Wisconsin Football: Breaking Down The Matchup With San Jose State
Coming off a 41-21 dismantling of UNLV last Saturday night, the No. 11 Wisconsin Badgers appear to be on the top of their game heading into Week 2.
Despite a final score that may not indicate a blowout, Saturday's game was just that: a blowout. The Badgers ran over and around the Rebels on the way to almost 500 yards of total offense, while barely allowing them a first down until midway through the second half.
Now, Wisconsin heads back to Madison for their home opener. But, once again, the Badgers will be playing a team from out west. This time it's San Jose State from the WAC.
Like UNLV, the Spartans aren't supposed to make a whole lot of noise in 2010. In fact, they're expected to make even less.
After finishing 2-10 last year, SJSU opened 2010 with a 48-3 loss at the hands of No. 1 Alabama.
Now, don't expect a score like that when the Spartans visit Camp Randall at 11:00 a.m. Saturday. But, don't be surprised either.
Here's a breakdown of both teams.
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Let's see...Wisconsin brings in one of the nation's best rushing attacks (278 yards last week) and one of the Big Ten's most efficient quarterbacks in Scott Tolzien.
San Jose State brings in a quarterback (Jordan La Secla) who was 7-14 for 85 yards with an interception last week and a rushing attack that managed only 89 yards. Oh, and they only scored 3 points.
Although we could delve into the intricacies of both offenses, it's not really necessary. If the Badgers' three-headed rushing attack (John Clay, Montee Ball, James White) and quarterback Scott Tolzien perform well, Wisco should have no problem putting up 40 points against the Spartans.
If they don't, they still shouldn't put up any less than 30 points.
Now, Wisconsin's defense isn't quite as stout as 'Bama's, but San Jose State will still have difficulties playing against the pure speed of the Badger 'D.'
Don't expect more than 20 points.
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Although on paper it appears as though Wisconsin's defense gave up 21 points last week, in reality they gave up only 14. And, if you want to go even further, they really only gave up 7 if you account for the fact that one of UNLV's touchdown drives began inside the 20-yard line.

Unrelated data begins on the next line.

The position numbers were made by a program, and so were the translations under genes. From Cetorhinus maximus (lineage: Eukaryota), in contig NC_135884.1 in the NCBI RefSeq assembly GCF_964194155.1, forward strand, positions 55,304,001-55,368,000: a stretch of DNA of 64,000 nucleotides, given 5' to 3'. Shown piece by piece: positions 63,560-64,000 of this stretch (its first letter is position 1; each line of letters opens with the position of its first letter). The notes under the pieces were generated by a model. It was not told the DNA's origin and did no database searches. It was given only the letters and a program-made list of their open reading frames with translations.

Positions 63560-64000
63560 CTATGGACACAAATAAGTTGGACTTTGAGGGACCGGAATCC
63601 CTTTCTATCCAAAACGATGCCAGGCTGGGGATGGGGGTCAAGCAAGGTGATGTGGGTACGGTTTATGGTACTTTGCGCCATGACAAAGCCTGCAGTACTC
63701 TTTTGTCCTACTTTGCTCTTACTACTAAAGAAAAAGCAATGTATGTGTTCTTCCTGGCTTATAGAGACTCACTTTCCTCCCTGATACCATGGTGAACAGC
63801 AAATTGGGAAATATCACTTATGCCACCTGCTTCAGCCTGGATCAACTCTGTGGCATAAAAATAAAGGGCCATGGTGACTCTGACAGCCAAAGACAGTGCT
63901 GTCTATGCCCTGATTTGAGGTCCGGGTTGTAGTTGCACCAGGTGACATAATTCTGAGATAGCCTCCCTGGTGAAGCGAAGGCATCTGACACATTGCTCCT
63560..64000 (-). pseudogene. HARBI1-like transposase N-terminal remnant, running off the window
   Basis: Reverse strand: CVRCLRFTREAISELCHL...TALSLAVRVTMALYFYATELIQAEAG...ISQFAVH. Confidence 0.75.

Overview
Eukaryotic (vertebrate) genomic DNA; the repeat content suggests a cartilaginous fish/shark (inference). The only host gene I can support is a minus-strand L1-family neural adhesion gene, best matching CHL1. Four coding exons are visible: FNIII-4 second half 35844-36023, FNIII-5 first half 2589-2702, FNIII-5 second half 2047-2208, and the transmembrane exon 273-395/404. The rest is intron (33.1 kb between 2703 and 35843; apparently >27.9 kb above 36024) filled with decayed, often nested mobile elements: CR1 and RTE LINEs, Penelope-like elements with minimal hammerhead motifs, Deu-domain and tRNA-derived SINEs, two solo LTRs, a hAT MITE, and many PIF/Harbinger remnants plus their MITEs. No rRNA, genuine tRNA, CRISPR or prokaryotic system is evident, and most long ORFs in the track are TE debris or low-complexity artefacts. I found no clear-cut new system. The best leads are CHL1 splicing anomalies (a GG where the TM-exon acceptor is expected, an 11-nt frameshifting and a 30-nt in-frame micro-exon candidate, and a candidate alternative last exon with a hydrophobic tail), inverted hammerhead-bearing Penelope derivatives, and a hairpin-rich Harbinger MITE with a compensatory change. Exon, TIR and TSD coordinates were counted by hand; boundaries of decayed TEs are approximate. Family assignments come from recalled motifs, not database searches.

Yes, Wisconsin's defense, despite the off-season concerns, performed as well as could be expected to begin the 2010 season. They gave up just just 105 passing yards and 112 rushing yards to the Rebels, with most of that production coming late in the game.
With J.J. Watt, Chris Borland, and Jay Valai leading the way, the Badgers could actually be quite stingy this year.
San Jose State, on the other hand, did anything but stop the Crimson Tide in Week 1.
Not only did they give up 48 points, but they allowed 334 passing yards and 257 rushing yards.
Much like last weekend, the Spartans could be looking at 40+ points on the wrong side of the scoreboard.
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Although both teams had solid days on special teams last week, it's really too early in the season to determine if either of those performances will hold up.
Last year, the Badgers certainly had their fair share of struggles on special teams. Missed kicks, long opposing kickoff returns, barely any return game of their own. This year, against UNLV at least, those problems seem fixed—or at least less severe.
For their part, San Jose State actually had some minor success against 'Bama, accumulating 150 yards on seven kickoff returns, kicking a field goal and holding the Tide's return game in check.
One thing is certain though. The Spartans will certainly have their opportunities to return the ball against the Badgers on Saturday.
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Although some Wisconsin fans may hate to admit it, head Badger Bret Bielema has accomplished a lot in his time in Madison.
Along with a 39-14 career record, Bielema has two bowl wins and undoubtedly has the football program headed in the right direction.
That said, 2010 will be a huge year for Bielema to prove that he can take Wisconsin back to the kind of national prominence that current athletic director Barry Alvarez accomplished back in the 1990s.
If he can't do it this year, when can he?
As for San Jose State coach Mike MacIntyre, he's just trying to survive his first two games as an FBS head coach.
After being hired away from Duke, where he served two years as the Blue Devils' defensive coordinator, it's been a trial by fire for MacIntyre.
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When the Badgers play at home, intangibles will always go there way.
It's not very often opposing teams—much less non-conference teams—come into Camp Randall Stadium and walk away with a win. It's simply one of the most challenging stadiums to win in if you're a visiting opponent.
As for momentum, it's riding with the Badgers as well.
Wisconsin's coming off a 20-point win in the heat of Las Vegas. San Jose State's coming off a 45-point loss at the hands of Alabama.
All signs point to a Badger victory.
San Jose State 13